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Turkey will start training Syrian opposition next month: official

Reports come a day after Jordan issued clarifications about its own version of the US-backed training-equip programme
Turkey will start training up to 2,000 mainly FSA-allied fighters from late April (AFP)

Turkey will begin training up to 2,000 Syrian opposition fighters inside Turkey as early as next month, a Turkish official has said.

In comments made to Hurriyet Daily News and published on Wednesday, the unnamed official said that Turkey would provide military training bases in the southern province of Hatay, along with the Hirfanli military base in the central Anatolian province of Kirsehir.

The scheme is part of the training-equip programme agreed with the US in February and aimed at rooting out Islamic State militants in Syria.

The news comes a day after Jordanian authorities announced that they would be taking part in the programme.

“Jordan and other nations in the coalition and in the region will jointly train...Syrian tribes to fight against the terrorist bands,” government spokesman Mohammad al-Momani told reporters.

The Pentagon-run programme has been in the works since June 2014, but hurdles over which groups should be trained and where the training would take place had stalled progress.

While Ankara and Washington are still working on the list of Syrian opposition forces that will receive training, the Turkish official added that the initial crop of recruits will likely be made up of Turkmens from the Damascus and Aleppo areas.

According to Turkish media reports, the details are still being hammered out, with Turkey reportedly demanding an equal say in which groups will be included. While the US has focused on booting out IS, Ankara continued to insist that Syrian President Bashar al-Assad also be made an “essential target”.

“Syria can never be peaceful with Assad in power,” Turkish President Recep Tayyip Erdogan said on Sunday.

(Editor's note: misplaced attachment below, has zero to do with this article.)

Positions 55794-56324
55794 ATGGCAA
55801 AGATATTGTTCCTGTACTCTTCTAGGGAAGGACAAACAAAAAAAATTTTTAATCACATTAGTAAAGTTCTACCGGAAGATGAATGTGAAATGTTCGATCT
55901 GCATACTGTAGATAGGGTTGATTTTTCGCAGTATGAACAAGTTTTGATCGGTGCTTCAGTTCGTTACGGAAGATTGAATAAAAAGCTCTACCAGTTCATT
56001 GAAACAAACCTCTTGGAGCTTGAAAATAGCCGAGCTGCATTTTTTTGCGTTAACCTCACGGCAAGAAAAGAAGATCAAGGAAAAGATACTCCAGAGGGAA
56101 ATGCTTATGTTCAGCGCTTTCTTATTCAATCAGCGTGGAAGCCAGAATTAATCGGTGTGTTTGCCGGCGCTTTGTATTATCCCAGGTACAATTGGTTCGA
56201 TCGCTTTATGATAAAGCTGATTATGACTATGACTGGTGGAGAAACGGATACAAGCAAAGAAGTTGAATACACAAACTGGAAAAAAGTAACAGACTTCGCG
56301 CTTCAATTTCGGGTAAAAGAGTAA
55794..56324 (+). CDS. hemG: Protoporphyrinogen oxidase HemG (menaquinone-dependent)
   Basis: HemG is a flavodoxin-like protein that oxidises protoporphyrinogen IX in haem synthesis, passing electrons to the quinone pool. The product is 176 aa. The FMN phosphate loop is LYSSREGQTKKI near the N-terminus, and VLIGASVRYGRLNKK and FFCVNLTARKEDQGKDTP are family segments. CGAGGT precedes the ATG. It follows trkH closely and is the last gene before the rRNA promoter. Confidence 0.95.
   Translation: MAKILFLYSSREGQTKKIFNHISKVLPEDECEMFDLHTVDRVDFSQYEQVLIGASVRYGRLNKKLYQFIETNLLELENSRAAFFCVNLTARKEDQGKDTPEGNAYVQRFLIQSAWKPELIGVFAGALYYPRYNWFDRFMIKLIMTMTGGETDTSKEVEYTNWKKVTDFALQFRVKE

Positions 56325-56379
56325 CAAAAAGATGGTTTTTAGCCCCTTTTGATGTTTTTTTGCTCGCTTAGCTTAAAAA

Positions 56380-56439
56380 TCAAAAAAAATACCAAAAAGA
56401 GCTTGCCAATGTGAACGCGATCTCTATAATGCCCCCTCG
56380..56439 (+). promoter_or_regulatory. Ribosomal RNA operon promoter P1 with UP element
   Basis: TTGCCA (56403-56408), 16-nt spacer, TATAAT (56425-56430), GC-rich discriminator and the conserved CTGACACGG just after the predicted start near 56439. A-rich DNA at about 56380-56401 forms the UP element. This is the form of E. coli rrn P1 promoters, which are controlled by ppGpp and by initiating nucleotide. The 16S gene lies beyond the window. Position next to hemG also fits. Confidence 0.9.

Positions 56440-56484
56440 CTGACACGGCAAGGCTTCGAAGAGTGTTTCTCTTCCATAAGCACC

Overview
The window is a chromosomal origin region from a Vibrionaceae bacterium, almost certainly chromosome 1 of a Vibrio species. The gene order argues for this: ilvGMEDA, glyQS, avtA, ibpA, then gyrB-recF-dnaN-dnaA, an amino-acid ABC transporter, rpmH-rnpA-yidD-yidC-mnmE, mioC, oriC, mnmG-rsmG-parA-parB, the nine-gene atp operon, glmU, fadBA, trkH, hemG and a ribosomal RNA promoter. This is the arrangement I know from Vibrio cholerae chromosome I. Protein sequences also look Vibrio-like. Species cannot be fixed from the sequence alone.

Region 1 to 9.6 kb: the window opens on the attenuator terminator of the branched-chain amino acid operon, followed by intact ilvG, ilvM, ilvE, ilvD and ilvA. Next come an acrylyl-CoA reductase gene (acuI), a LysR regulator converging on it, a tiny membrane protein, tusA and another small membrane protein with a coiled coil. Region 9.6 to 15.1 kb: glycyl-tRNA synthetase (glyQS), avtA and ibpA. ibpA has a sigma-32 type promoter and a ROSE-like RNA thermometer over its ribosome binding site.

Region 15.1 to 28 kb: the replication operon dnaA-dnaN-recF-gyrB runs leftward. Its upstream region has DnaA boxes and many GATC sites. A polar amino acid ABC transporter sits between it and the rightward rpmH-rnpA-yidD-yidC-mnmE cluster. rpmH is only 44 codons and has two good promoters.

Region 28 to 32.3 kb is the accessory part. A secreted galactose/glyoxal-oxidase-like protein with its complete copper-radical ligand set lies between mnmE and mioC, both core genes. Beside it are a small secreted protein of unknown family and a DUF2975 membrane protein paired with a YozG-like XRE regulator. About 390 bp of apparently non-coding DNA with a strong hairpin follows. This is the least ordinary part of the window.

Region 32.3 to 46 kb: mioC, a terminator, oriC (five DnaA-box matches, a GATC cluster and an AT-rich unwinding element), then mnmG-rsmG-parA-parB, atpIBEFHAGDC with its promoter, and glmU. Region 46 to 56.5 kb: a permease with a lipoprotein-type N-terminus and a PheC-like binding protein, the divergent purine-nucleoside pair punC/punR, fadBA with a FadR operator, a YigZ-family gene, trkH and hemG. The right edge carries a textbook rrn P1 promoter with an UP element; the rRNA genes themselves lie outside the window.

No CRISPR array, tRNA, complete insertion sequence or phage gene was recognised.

“I find it unlikely that the US administration and institutions would support such a killer."

More than 210,000 people have been killed since the uprising against Assad broke out more than four years ago, with Assad accused of using brutal and bloody methods – including chemical weapons and widespread torture - to quell any form of opposition.

On Wednesday, fresh allegations emerged saying that forces loyal to Assad had dropped chlorine gas on civilians in the Idlib province.

Opposition activists said that 20 people – mainly women and children – had to be treated for chlorine inhalation, in the sixth such attack in recent months.

Turkish Parliament Speaker Cemil Cicek also warned on Tuesday that IS could only be defeated if Assad was removed.

"As long as the Assad regime is there it will not be possible to defeat and uproot the most merciless and bloody terror group, Daesh." Cicek said at the Washington-based Center for Strategic International Studies.

"Turkey has been cracking down on the foreign fighters crossing the country into Syria, the oil smuggling controlled by Daesh and has signed the train-equip programme for the moderate Syrian opposition groups with the US," he said, using the Arabic term for IS.

Turkey has previously come under pressure for failing to stop the flow of foreign fighters attempting to join militant groups in Syria.

However, according to Cicek, Turkey has now stopped the entry of 12,550 individuals from 93 countries from crossing into Syria to join groups like IS. 

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